Harbor Commissioners might recommend changes for management of derelict vessels, large yacht anchorage and liveaboard permitting.
NEWPORT BEACH — The upcoming calendar year could bring a few interesting changes and updates to Newport Beach Harbor, as the city’s advisory board for waterfront matters provided what could be a sneak peak of what they might address in 2018.
A fee structure for large transient vessels, clarification of liveaboard regulations and an updated definition of what constitutes a derelict vessel were among the topics discussed at a recent Newport Beach Harbor Commission meeting.
Commissioners fell short of making any definitive recommendations on the three issues at their Nov. 8 meeting at Newport Beach City Hall, but much can happen by this time next year.
The seven-member advisory commission could soon be recommending a new fee plan for visiting superyachts or megayachts. Newport Beach Harbor had attracted large yachts, such as the 216-foot Invictus, in the past. The question has always been whether the city charged the visiting superyacht/megayacht owners a fair amount for docking in the harbor.
Details of the Harbor Commission’s recommended policy – including the definition of a large yacht, where such vessels can drop anchor and the fee they would owe the city – could be revealed in the first few months of 2018.
Harbor Commission members also discussed possible changes to liveaboard permits. Newport Beach allows about 70 active liveaboard permits to issued at once; about 30 or 31 are currently being used, according to one estimate shared with The Log.
The city also grants 15-day sublets, which allows for temporary liveaboards – but without a permit.
“Sublets cannot obtain a live aboard permit under the current rules. Only the mooring permit holder can apply for and be granted a live aboard permit,” Commission Paul Blank told The Log. “In the coming months as part of the update to Title 17 – the municipal code section that covers the harbor – there will likely be changes to how live aboard permits are granted and to whom. It would seem we should give people a chance to comply and write or rewrite conditions that make sense in today’s world before any enforcement would be meaningful. This matter will get further attention in the coming months.”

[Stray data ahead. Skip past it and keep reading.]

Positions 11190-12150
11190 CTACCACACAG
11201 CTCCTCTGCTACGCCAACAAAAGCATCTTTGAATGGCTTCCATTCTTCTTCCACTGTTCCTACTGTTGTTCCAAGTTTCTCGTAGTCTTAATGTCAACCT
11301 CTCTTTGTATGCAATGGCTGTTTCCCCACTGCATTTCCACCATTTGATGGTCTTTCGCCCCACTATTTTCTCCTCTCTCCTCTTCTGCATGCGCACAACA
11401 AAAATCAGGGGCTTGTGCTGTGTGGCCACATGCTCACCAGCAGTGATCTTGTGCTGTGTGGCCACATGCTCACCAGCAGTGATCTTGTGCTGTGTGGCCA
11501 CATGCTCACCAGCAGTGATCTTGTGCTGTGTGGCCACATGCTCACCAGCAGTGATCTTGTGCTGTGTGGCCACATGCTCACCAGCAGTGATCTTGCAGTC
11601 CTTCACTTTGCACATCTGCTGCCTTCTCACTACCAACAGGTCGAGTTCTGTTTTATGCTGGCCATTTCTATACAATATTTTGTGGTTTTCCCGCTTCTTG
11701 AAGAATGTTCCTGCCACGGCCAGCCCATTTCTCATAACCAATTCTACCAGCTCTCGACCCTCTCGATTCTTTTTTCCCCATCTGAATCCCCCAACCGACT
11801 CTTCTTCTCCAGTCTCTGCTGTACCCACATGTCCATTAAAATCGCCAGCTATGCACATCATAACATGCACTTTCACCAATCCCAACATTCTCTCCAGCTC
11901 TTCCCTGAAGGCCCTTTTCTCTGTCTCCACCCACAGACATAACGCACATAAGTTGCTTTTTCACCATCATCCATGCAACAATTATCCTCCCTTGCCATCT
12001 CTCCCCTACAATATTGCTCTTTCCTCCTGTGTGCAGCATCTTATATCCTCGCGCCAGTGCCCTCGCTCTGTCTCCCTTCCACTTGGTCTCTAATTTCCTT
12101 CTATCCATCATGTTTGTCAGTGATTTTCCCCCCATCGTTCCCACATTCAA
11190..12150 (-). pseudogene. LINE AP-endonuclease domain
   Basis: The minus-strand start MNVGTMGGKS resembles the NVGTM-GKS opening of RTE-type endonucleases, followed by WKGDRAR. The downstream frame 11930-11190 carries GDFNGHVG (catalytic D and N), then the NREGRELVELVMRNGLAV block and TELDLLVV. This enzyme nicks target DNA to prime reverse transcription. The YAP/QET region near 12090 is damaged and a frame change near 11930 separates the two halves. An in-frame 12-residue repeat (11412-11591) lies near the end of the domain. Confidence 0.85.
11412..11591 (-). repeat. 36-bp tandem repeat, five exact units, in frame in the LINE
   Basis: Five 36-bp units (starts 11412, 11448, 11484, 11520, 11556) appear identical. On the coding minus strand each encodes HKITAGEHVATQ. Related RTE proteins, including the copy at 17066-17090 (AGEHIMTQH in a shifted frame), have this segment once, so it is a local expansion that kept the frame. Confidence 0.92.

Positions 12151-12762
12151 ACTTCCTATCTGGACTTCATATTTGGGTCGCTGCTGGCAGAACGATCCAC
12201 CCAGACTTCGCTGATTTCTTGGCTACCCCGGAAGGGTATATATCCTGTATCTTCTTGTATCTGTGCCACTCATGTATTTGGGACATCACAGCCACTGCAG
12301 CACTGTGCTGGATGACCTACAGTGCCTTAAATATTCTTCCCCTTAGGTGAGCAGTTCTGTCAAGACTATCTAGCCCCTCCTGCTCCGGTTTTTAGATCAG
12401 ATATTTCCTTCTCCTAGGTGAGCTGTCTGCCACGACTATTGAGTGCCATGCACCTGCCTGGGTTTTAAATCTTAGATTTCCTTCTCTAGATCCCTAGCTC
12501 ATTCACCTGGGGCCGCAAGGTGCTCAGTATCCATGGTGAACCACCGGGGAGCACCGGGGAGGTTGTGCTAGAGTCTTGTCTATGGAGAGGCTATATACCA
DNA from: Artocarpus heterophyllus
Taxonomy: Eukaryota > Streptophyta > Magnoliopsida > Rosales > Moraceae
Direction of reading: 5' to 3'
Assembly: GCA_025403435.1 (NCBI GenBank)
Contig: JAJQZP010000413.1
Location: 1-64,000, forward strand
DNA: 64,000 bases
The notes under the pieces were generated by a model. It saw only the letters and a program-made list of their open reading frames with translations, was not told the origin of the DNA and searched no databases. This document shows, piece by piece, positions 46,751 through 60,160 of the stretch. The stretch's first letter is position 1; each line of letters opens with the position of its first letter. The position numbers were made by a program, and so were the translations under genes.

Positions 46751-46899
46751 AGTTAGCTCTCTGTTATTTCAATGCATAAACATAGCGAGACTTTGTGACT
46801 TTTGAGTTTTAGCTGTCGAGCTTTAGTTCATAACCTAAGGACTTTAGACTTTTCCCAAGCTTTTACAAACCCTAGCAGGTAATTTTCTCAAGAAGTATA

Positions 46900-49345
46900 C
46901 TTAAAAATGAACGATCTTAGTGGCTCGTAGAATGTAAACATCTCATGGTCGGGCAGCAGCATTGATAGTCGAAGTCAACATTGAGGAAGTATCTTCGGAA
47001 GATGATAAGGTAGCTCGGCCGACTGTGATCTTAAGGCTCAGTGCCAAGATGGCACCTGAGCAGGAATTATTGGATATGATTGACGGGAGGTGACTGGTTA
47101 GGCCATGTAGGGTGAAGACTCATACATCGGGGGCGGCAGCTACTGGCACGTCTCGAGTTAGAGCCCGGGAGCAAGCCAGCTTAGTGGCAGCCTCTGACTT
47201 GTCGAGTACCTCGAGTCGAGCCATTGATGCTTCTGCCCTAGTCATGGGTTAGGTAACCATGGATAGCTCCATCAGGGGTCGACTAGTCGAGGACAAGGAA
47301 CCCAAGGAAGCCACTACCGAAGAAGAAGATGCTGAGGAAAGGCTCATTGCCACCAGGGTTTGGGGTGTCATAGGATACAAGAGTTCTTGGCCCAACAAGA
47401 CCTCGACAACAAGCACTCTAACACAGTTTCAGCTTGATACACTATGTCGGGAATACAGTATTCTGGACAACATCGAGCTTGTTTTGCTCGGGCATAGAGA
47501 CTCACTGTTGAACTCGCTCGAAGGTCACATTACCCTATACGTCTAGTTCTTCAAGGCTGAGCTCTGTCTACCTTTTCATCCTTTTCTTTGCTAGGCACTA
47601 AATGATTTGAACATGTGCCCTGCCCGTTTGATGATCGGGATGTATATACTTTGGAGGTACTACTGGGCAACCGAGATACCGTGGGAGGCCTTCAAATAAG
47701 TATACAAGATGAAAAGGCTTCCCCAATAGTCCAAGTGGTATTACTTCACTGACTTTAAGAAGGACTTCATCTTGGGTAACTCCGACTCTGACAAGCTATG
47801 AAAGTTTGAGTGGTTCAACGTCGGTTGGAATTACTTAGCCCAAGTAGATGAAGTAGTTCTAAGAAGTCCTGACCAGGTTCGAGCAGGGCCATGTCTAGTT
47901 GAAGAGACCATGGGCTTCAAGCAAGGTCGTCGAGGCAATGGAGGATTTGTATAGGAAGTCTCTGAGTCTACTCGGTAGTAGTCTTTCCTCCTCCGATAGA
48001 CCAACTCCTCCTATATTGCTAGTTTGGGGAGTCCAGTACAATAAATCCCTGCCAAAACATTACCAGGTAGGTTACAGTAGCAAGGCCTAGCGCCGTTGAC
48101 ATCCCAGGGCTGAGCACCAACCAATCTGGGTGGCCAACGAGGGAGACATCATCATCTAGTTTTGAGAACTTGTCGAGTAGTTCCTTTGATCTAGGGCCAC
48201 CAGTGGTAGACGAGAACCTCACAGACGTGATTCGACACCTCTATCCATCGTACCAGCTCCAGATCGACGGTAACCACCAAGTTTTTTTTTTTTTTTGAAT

Also up for discussion: derelict vessels. Newport Beach received funding from the state to help boat owners part ways, for one reason or another, with vessels they might have otherwise abandoned.
Commissioners might also recommend an updated definition for “derelict vessel” in 2018.
“There are boats identified that can be removed under this programs and that will likely begin in the new year,” Blank said. “In addition, the definition of what a derelict boat is will likely get some attention in , along probably as part of the Title 17 update,” Blank said. “There is a community in Florida that has determined an effective definition and will be used in whatever we consider doing. It’s a challenging situation as the boats in question were somebody’s dream/love at some point and may still be.”
Commissioners, city staff and council members could also finalize a plan to streamline public pier signs across Newport Beach.